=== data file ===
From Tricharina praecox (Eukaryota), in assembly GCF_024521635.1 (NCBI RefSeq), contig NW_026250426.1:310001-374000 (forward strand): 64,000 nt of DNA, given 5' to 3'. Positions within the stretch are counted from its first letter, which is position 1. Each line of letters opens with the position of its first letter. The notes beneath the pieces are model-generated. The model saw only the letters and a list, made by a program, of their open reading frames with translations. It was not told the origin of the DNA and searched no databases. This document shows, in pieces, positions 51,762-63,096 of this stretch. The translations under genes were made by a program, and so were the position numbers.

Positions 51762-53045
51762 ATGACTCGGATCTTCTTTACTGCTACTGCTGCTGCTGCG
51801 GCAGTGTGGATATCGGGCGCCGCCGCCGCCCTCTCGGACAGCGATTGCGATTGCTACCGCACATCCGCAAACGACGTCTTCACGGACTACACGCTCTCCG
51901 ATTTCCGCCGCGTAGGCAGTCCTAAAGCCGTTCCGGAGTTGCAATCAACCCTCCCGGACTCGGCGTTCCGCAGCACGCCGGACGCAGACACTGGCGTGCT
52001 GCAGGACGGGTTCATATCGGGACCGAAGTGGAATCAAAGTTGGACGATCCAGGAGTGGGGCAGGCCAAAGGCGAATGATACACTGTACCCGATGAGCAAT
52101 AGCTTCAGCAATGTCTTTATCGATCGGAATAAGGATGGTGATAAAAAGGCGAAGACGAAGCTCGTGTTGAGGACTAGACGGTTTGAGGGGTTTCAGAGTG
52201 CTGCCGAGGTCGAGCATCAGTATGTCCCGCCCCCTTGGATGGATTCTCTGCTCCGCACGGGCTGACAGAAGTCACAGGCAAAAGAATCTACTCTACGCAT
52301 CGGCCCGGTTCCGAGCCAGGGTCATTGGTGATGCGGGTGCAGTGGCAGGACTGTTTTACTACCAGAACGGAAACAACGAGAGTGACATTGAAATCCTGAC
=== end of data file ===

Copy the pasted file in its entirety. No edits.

From Tricharina praecox (Eukaryota), in assembly GCF_024521635.1 (NCBI RefSeq), contig NW_026250426.1:310001-374000 (forward strand): 64,000 nt of DNA, given 5' to 3'. Positions within the stretch are counted from its first letter, which is position 1. Each line of letters opens with the position of its first letter. The notes beneath the pieces are model-generated. The model saw only the letters and a list, made by a program, of their open reading frames with translations. It was not told the origin of the DNA and searched no databases. This document shows, in pieces, positions 51,762-63,096 of this stretch. The translations under genes were made by a program, and so were the position numbers.

Positions 51762-53045
51762 ATGACTCGGATCTTCTTTACTGCTACTGCTGCTGCTGCG
51801 GCAGTGTGGATATCGGGCGCCGCCGCCGCCCTCTCGGACAGCGATTGCGATTGCTACCGCACATCCGCAAACGACGTCTTCACGGACTACACGCTCTCCG
51901 ATTTCCGCCGCGTAGGCAGTCCTAAAGCCGTTCCGGAGTTGCAATCAACCCTCCCGGACTCGGCGTTCCGCAGCACGCCGGACGCAGACACTGGCGTGCT
52001 GCAGGACGGGTTCATATCGGGACCGAAGTGGAATCAAAGTTGGACGATCCAGGAGTGGGGCAGGCCAAAGGCGAATGATACACTGTACCCGATGAGCAAT
52101 AGCTTCAGCAATGTCTTTATCGATCGGAATAAGGATGGTGATAAAAAGGCGAAGACGAAGCTCGTGTTGAGGACTAGACGGTTTGAGGGGTTTCAGAGTG
52201 CTGCCGAGGTCGAGCATCAGTATGTCCCGCCCCCTTGGATGGATTCTCTGCTCCGCACGGGCTGACAGAAGTCACAGGCAAAAGAATCTACTCTACGCAT
52301 CGGCCCGGTTCCGAGCCAGGGTCATTGGTGATGCGGGTGCAGTGGCAGGACTGTTTTACTACCAGAACGGAAACAACGAGAGTGACATTGAAATCCTGAC